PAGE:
It was identified that if the research library could be made 40% more space efficient, it could be relocated to an alternative floor, replacing a small under used, poorly lit exhibition space. This was achieved without any reduction in document storage capacity and with additional functionality designed into the new facility.

Hot desk positions were incorporated and reconfigurable mobile furniture created a multi-purpose environment. The efficiency of the design did not compromise the visual appeal or comfort of the space and the activities of the library processes have been considered and assisted by the design. As a result the research library has become more popular with the public, with opening times extended, and the space is also used for hot desking, meetings and training when not open to the public. I

In addition the flexibility of the space supported temporary accommodation for the office staff while their new open plan environment was being created.
The design of new working environment for the staff incorporated the following:

  • Precise coordination of work styles, furniture design, layout configurations and unconventional room shapes to ensure greatest possible utilisation of space.
  • Space efficient storage solutions closely coordinated with ceiling level design, mechanical air handling services and lighting scheme.
  • Introduction of new facilities, including central dual purpose flexible collaborative working space and break out area, conference room, audio recording room and photographic studio.

To keep the project costs and time scales within traditional limits at the same time as achieving radical improvements in space efficiency and the transformational improvement to the quality of the working environment experienced by staff the integrated design strategy had to be established at the very beginning, informing the project direction and dictating the brief and performance criteria for the all the work streams.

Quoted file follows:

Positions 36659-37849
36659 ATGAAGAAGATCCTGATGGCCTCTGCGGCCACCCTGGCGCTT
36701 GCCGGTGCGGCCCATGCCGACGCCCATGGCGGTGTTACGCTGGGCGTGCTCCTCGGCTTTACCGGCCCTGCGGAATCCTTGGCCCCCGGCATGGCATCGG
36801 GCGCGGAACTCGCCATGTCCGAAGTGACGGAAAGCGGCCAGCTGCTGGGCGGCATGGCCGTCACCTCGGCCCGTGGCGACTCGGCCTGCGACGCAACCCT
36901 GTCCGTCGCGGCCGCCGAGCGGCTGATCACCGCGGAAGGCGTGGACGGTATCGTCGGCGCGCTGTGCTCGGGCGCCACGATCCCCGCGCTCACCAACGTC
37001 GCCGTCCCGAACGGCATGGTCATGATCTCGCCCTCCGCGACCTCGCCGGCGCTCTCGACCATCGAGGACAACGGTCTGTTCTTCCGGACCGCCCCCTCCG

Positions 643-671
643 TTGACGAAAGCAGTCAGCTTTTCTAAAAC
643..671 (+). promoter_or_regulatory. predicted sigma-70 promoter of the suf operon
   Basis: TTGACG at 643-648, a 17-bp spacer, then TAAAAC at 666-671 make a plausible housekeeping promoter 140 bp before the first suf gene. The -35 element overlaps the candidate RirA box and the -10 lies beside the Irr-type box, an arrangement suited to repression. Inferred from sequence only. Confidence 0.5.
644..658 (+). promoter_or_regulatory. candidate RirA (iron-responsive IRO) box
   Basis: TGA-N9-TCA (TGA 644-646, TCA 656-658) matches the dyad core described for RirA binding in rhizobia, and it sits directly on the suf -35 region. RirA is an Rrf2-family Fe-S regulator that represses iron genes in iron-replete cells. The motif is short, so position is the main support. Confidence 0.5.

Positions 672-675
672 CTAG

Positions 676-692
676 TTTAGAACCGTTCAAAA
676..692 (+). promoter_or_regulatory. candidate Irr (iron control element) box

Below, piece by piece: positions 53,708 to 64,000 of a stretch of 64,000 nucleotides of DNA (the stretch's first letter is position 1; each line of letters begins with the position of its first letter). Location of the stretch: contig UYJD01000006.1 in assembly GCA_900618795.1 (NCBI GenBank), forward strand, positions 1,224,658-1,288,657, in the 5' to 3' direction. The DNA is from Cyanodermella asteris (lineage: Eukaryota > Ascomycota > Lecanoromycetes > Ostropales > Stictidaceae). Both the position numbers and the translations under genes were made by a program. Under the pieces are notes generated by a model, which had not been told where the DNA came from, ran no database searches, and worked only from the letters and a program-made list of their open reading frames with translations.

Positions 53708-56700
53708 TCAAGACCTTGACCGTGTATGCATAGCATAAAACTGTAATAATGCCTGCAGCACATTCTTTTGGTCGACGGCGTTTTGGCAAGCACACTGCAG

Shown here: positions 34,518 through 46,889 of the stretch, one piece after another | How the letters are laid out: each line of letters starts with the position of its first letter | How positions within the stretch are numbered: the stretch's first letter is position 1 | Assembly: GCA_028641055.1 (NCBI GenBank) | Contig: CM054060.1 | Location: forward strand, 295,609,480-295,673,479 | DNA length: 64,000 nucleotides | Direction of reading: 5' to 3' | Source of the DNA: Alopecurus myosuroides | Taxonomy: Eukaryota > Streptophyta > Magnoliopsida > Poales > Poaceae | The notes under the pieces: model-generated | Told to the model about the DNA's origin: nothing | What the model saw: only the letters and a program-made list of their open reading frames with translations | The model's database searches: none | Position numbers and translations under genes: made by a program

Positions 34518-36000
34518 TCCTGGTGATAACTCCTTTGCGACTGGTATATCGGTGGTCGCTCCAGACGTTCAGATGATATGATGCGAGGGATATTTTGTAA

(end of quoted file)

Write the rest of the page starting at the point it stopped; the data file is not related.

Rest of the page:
The project has brought benefits across a number of fronts:

  • The New Research Library’s optional extra functionality provides additional training and conference facility
  • The popularity of Research Library has rapidly increased, resulting in longer public opening hours becoming viable and increased revenue
  • Despite facilitating the above and extra capacity for growing volume of records, the physical floor space required has been cut by 40%
  • The new office space has allowed staff from previously disjointed office accommodation to be brought together into a single environment.
  • The design of the new workspace has supported a culture change and modernisation programme, scheduled to coincide with the project.

Overall, it's provided a more attractive and efficient working environment.  According to National Army Museum Assistant Director Mike O'Connor:

“The Peoplespace approach to design and project management has transformed the quality of our working environment and I am still amazed by the amount of practical attractive space that has been created”






“I am still amazed by the amount of practical attractive space that has been created.”






All material copyright Flexibility.co.uk 2009